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KIN 242 Review Questions.docx

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University of Waterloo
KIN 242
Laura Middleton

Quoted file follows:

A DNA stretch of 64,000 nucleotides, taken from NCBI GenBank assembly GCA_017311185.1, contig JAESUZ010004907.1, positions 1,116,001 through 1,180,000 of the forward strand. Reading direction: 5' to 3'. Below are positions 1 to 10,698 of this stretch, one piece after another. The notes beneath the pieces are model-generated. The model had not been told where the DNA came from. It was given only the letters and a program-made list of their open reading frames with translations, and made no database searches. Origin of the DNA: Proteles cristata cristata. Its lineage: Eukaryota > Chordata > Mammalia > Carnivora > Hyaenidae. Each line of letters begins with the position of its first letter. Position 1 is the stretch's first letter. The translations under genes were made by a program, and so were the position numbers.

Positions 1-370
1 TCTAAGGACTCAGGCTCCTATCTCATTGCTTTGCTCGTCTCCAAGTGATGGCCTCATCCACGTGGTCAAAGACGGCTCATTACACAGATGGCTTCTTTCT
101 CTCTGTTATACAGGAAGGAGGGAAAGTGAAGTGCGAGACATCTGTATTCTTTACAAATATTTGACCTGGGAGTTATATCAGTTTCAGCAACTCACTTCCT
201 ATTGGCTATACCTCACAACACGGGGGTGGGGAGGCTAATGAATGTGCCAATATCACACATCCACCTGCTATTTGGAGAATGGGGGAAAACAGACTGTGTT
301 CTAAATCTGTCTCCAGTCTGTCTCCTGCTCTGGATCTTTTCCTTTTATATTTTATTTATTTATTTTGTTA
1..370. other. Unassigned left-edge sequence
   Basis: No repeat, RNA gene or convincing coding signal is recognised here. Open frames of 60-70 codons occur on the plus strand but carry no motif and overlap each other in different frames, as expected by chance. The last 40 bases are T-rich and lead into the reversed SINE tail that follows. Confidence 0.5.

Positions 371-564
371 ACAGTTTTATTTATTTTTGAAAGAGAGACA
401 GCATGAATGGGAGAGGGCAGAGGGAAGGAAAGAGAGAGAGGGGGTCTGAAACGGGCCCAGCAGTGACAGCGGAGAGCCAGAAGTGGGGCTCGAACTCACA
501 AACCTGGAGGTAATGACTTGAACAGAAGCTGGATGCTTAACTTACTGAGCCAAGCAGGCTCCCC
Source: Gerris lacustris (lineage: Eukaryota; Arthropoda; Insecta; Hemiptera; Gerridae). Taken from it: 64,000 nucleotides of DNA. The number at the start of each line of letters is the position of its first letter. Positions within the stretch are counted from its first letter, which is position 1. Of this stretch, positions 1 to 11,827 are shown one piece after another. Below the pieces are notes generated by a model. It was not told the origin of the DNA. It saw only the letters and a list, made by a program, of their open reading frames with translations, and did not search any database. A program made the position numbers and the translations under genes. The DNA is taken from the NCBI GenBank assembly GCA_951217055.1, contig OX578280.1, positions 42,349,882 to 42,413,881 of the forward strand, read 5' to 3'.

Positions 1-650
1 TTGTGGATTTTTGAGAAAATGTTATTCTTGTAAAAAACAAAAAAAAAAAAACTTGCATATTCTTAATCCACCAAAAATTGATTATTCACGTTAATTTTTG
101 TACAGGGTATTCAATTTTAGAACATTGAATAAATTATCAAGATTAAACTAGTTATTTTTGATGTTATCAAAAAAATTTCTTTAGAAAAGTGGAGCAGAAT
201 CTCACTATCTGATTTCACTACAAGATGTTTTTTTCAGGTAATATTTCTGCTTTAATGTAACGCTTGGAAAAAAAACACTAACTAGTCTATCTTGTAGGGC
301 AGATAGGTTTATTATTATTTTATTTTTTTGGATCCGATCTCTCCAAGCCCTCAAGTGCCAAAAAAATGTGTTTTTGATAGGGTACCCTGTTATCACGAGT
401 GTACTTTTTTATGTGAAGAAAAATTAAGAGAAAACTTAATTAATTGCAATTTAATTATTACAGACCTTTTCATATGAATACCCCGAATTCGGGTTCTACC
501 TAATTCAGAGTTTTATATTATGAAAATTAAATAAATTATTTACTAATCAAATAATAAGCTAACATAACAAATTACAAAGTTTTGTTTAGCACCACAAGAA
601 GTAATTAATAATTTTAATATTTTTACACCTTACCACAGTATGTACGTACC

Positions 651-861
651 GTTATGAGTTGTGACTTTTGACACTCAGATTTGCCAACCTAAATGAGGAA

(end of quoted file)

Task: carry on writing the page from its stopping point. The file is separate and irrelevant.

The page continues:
KIN 242 Review Questions Lecture 1-1 1. What factors constitute healthy movement control? -successful in time and space, efficient, smooth, avoid injury/harm, and adaptable to the env. 2. Describe feedback and feed forward control, including limitations. What movement characteristics determine the relative contribution of each type of control? -feedback: closed loop system where movement is adjusted due the postural disturbances that occur -relys on sensory info to specify the motor response –causes a lag -feedforward: automated response that is adjusted to rapid movement –relies on internal motor programs –cannot correct for errors 3. Compare a reflex and a voluntary movement. What type of control do they use? -reflex: feedforward -voluntary: can be reflex initially, but if needs to be corrected becomes feedback 4. What are innate motor programs? What are learned motor programs? -innate motor programs: specific to individual muscles being used in movement and built in eg. ventilation, locomotion and mastification -learned motor programs: when moves become automated, adjusted to specific muscles 5. Consider the example of lifting the three different weights (200, 400, 800 grams). What type of control is used when the weight lifted is of the expected weight? What type of control is used when the weight lifted is of unexpected weight? How would a graph showing the acceleration of the weight look in each case? Explain why the graph would look this way. -When weight is expected feedforward movement is used, anticipated -When weight is unexpected feedback control is used to adjust movements programs to get the forces applied correct Lecture 1-2 1. What are the three types of glial cells and their functions? -microglia: phagocytosis of debris -macroglia (astrocytes): maintain external and internal environment through increasing neurons and clearing chemicals -macroglia (oligodendrocytes): forms myelin on axons 2. Describe an action potential including what happens during different phases of membrane polarization. -Na channels open and rushes in, K channels then open and it starts to flow out, Na channels close and K continues to flow out, K channels then close –Aps jump from node to node 3. Describe steps involved in conduction of information at the synapse. -AP flows down the synaptic membrane causing Ca channels to open and neurotransmitter to be released and bind onto the postsynaptic membrane causing excitation or inhibition 4. List the lobes of the brain and their respective functions. -frontal: decision making and reasoning as well as control over movement supplementary and premotor: selection of movement primary motor: execution of movement prefrontal: decision between voluntary movement and independent thoughts -parietal lobe: processes touch and tactile info post parietal=guides movement -temporal lobe=learning, hearing, and memory formation -occipital lobe=vision Lecture 1-3 1. Describe the phases and subphases of walking -initial double limb stance, single limb stance, swing phase, double limb stance, single limb stance, swing phase 2. Describe two phylogenetic differences between species that walk on two vs. four legs. -skull foramen is closer to back in 4 legged vs 2 legged in the middle 3) Describe how the characteristics of successful walking are altered in: a) Ataxic gait b) Parkinsonian gait (as per videos) Lecture 2-1 1. List and describe the components of upper limb control. Give two factors that must be controlled for each component. -Reach: multi joint coupling in a closed loop which is based on distance, timing, position, proprioception -Grasp: multi joint coupling requiring aperature, hand orientation, and timing of the aperature opening –guided by shape, dimensions, and properties of object 2. What is meant by 'stereotypical control characteristics'? What characteristics are stereotypical across target distances? What aspects are somewhat stereotypical across movement speed? -peak aperature is stereotypical across distance and change in aperature is same across movement speed 3. Object manipulation requires sensory information about what (two things)? Which two sensory modalities are primarily relied upon? -vision and proprioception of body position 4. Name four types of proprioceptors and their location. -golgi tendons: located where muscle meets tendon -muscle spindles: located within the muscle -joint receptors: located within joint capsule between bones -cutaneous mechanoreceptors: in skin 5. List two CNS regions that contribute to upper limb control and describe their role. -Cerebellum: timing and precision -Basal Ganglia: Motor Learning -Brain stem: sensory integrations -Spinal Cord: relay of info, reflexes 6. Compare tone and strength. -strength: tension during contraction -tone: tension during rest Lecture 2-2 1. Describe microneurography and what it measures. -stimulating nerves within a fascicle or a group of nerves measures the electrical potentials they produce 2. What does electromyography measure? Describe and compare the two types of electromyography. -electrical activity of muscles -Intramuscular: samples few muscle fibers at rest then after contraction –accurate measure of few muscle fibers to diagnose peripheral nerve injury –invasive and painful -Surface: measures electrical activity of a full muscle through electrodes –picks up on crosstalk from other muscles 3. Why is there a remaining underlying signal in intramuscular EMG after a prolonged contraction? -signal deflecting back from the CNS still activates small muscle fibres causing hypertonia 4. What is the difference between the EMG signal in a paretic vs non-paretic bicep? Why does this occur? -causes lack of relaxation in muscle 5. Describe the different types of Stimulus Response Testing. -Nerve Conduction testing: test sensory or motor peripheral nerve and to evaluate the conduction within the PNS -Reflex Testing: test sensory or motor peripheral nerves and see response in EMG of muscle- evaluates connection between the spine, PNS, and muscle -Motor Threshold Testing: stimulate the cortex through TMS and see response in the EMG of muscles –evaluates the connection between the cortex, PNS, and muscle Lecture 2-3 1. What does electroencephalography measure? Does it receive good temporal or spatial resolution? -measures the electrical potentials measured by electrodes on the scalp -poor spatial and good temporal resolution 2. List and describe the different EEG frequency characterisctics -delta: less than 4 hz-attention tasks, adult sleep and infants -theta: 4-8 Hz-adult sleep and infants, and inhibition of elicited responses -alpha: relaxation -8-13 Hz -beta: working memory, active concentration -13-30 Hz -gamma: 30-100 Hz –STM, crossmodal sensory processing 3. What is an event related potential? How is noise removed from a measured ERP? -measures EEG response to a event by measuring it before and after stimuli -noise is removed by averaging trials 4. List 3 different types of kinematics, including advantages and disadvantages. -video based: adv: good for overall movement, no wires –disad: no markers, and less precise around joints -passive: camera emits infrared light: adv: more precise around movements and has markers –disadv: markers get mixed up -active: markers emit infrared light –adv: individual cameras and markers –disadv:wires can get in the way -electromagnetic: transmitter emits magnetic waves that are detected by a camera –adv: no camera -disad: wires and electromagnetic waves can interfere -potentiometer: transducer picks up voltage to detect movement –adv: transportable –disadv: no global reference point for movement Lecture 3-2 1. What is peripheral neuropathy? What are potential causes of peripheral neuropathy? -damage to the PNS or CNS causes damage due to damage to the axon and myelin -charcot marie disease (damage to PNS causes limb atrophy), leprosy, lymes disease, idiopathic, mechanical, diabetes, diptheria 2. What are symptoms of diabetic neuropathy contribute to gait and balance disorders? Describe some possible gait characteristics of a person with diabetic neuropathy? -symptoms: glove stocking syndrome (in feet and hands first), affects longer neurons first, paresthesia, dysthesia, proprioception, weakness, loss of fine motor control, dysphagia, and fasciculations -gait: drop foot, toe scuffing, no toe lift (compensated through knee lift) 3. Describe the mechanisms that lead from hyperglicemia to diabetic neuropathy. -increased non enzymatic protein glycation and polyol pathwaydamage through demyelination and vasoconstrictionoxidative stress and reduced oxygen deliverynerve damage 4. List 3 tools used diagnose diabetic neuropathy? -loss of sensation in motor limb due to infections and ulcers, loss of gait control due to drop foot and no toe life, and loss of motor function due to foot muscle loss and contractures 5. Describe the evidence for treatment offered by the RCT discussed in class. What is the weakness of this RCT? -epalstat vs placebo –measured median nerve conduction velocity, F wave latency, vibration threshold, numbness, cramping, and sensory problems –epalstate group had stable whereas control got worse Lecture 3-1 1. What areas of the hand are affected by Carpal Tunnel Syndrome? If a student had carpel tunnel syndrome, how would his/her ability to write an exam be affected? -sensory: little finger-half of middle finger -motor: loss of thumb muscle (thenar), and hand stiffness and clumsiness –would have trouble gripping and and pressing with thumb to hold pencil in place to write 2. Explain Phalen's test and Tinel's sign and screening criteria. -Phalens: wrist flexion held for 30-60 seconds if median nerve pain occurs in fingers=positive -Tinels: wrist extensions held for 10 seconds-if pain in distal wrist=positive 3. Describe two MRI-identified symptoms of carpal tunnel syndrome. -inflammed median nerve, rounded area instead of flat due to a notch on bone 4. Describe the 4 stimulus response tests for Carpal Tunnel Syndrome. How would you expect the conduction velocity to be effected in each case? -prolonged M wave, normal conduction velocity of median nerve (forearmhands), slow sensory conduction (handforearm), and normal ulnar nerve sensory and motor conduction 5. What are 2 causes of radiculopathy? -disc herniation, and bone spurt/osteophyte 6. Why is peripheral nerve injury a major concern in chemotherapy patients? -pain Lecture 3-3 1. Describe the mechanism that allows traction to relieve pressure on the median nerve. -applies linear traction to either side of the wrist and part of forearm to stretch and decompress the carpal tunnel 2. What is axonal transport? How are the vesicles moved along the axon? What are the two different types of axonal transport? -transport of vesicles, fat, protein and mitochandria down the axon -moves through substrate walking along the microtubules using ATP 3. What are the degrees of severity in Seddon's and Sunderland's systems? What is the damage to the nerve in each stage? -Neuropraxia: focal demylination -Axontmesis: axon and myelin sheath damage –distal to damage degenerates -Neurotmesis: can be the axon and endoneurium, axon endoneurium and perineurium, or axon endoneurium perineurium and epineurium –distal to damage degenerates 4. What is double crush syndrome? -proximal nerve damage causes distal nerve damage due to impaired axonal transport Lecture 4-1 1. Explain how an MRI creates an image of the brain. -outer electrical field causes protons to align within inner magnetic field, radio frequency waves push protons out of alignment, when they oscillate back this emits energy which is detected 2. How would an area of the brain affected by stroke look on a T1 scan in an MRI? Why would it look this way? -T1: myelin damage occurs in whi